1. Eclair

      Gosh, yes, DJG. Medicare is not good enough. I enrolled in Medicare last October; the basic enrollment was simple. Boom, it was done. (So much for government incompetence!)

      Then came the Plans: A or B or C or D? Supplemental or Advantage? I became enraged when I realized that the for-profit health insurance industry had fixed it’s claws into and was feeding off Medicare.

      So, just on principle, I refused to sign up for either a supplemental or an Advantage plan. But, also because the Advantage plans link you to a certain geographical area and to a medical group within that area. We were planning to move.

      And, why does what passes for our national universal health plan pay only 80% of costs? Like seniors chose to have cataracts or heart attacks or strokes? Or cancer? OK, I’ll pass on knee and hip replacements. And of course the costs are high; we’re all dying of something, some of us more slowly than others.

      And, Medicare D, the drug plan, is a sick joke. Dust off your crystal ball, because you must chose a plan that includes in its formulary, the specific drugs that you will be taking for the next year. If, in January, you develop a condition that requires pseudohexadexachlorocillan to save you and your plan does not include it, then you are toast. You must wait until next year. I take a minimum dosage of lisinopril, a generic hypertensive drug. I pay $19 per month for Medicare D, $1.60 for co-pay. A month’s supply of lisinopril costs $12, if I go to a pharmacy and pay cash. But, if I don’t enroll in Medicare D from the start, I will pay a heavy penalty if and when I actually need expensive drugs and want to enroll at a later date.

      And, in my case, I have arthritis of the spine (and ankles) as well as peripheral neuropathy in my feet. I keep it from totally incapacitating me by daily stretching and yoga, plus monthly visits to a chiropractor and bi-weekly massages. And, in the winter, soakings in hot tubs, steam rooms and saunas. I do not take any pain medication. Our current system insists we manage these conditions of aging by taking prescription drugs, which they pay for. A massage therapist or visits to a facility with saunas, thermal pools, etc., are not covered.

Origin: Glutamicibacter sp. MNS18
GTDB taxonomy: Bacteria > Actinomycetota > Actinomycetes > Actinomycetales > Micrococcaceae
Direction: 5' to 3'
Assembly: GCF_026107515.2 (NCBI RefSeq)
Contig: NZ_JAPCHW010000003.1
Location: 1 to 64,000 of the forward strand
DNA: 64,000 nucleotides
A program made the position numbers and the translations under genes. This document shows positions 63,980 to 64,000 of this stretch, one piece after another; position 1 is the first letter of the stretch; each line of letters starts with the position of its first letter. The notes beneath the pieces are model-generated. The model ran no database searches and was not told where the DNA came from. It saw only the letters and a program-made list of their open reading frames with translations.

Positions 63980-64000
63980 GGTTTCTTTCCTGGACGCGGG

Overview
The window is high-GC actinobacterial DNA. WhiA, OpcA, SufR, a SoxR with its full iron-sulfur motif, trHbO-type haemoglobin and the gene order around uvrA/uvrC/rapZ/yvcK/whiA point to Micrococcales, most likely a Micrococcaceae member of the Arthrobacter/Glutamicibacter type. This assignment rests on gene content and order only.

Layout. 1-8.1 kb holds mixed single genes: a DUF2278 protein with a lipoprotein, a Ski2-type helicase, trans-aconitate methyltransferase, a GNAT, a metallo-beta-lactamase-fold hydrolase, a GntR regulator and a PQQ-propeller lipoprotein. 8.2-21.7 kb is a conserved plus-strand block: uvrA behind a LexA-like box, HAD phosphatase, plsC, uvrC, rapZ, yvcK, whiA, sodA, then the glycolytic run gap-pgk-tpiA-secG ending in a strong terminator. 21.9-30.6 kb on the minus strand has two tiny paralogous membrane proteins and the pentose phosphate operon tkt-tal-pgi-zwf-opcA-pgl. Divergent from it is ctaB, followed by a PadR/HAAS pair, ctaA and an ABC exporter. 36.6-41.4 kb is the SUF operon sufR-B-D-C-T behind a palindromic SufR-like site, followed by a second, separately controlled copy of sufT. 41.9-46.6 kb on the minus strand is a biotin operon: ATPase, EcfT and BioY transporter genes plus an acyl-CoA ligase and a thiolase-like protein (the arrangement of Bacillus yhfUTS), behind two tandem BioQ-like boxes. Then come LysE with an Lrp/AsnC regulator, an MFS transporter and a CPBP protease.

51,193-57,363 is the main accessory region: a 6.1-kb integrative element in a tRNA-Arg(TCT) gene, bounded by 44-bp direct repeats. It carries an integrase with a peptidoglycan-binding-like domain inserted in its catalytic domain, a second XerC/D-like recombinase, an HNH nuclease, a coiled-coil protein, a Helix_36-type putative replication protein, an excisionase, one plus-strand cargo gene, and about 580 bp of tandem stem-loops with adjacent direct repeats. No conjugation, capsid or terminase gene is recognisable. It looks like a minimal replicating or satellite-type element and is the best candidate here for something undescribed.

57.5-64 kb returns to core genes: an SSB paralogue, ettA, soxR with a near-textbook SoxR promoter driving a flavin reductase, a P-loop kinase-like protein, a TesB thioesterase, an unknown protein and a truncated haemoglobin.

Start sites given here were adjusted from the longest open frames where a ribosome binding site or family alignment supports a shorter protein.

And, I have not even mentioned the hours spent reading through the fine print on competing Advantage, Supplemental and Drug plans. The agony of trying to make a decision and realizing that the wrong one could bankrupt you financially. And I have a graduate degree in economics and am in good health! I try to imagine doing this on a high school education and suffering from cancer or COPD.

      1. Jim Haygood

        ‘I have not even mentioned the hours spent reading through the fine print on competing Advantage, Supplemental and Drug plans.’

        We are all consumers now, comrades, from America’s bounteous health care cornucopia. :-)

        Funny how reading the fine print of health plans resembles doing taxes: lots of obscure subsections and potential ‘gotcha’ clauses.

        Where can I find me a concierge shopping service for health coverage? Or a pert young AmeriCorps navigator, brimming with youthful enthusiasm? Sorry, hallucinating …

        1. Eclair

          Yeah, Jim. The same people that write sections of the tax code must moonlight writing for the health insurance companies. So many double negatives!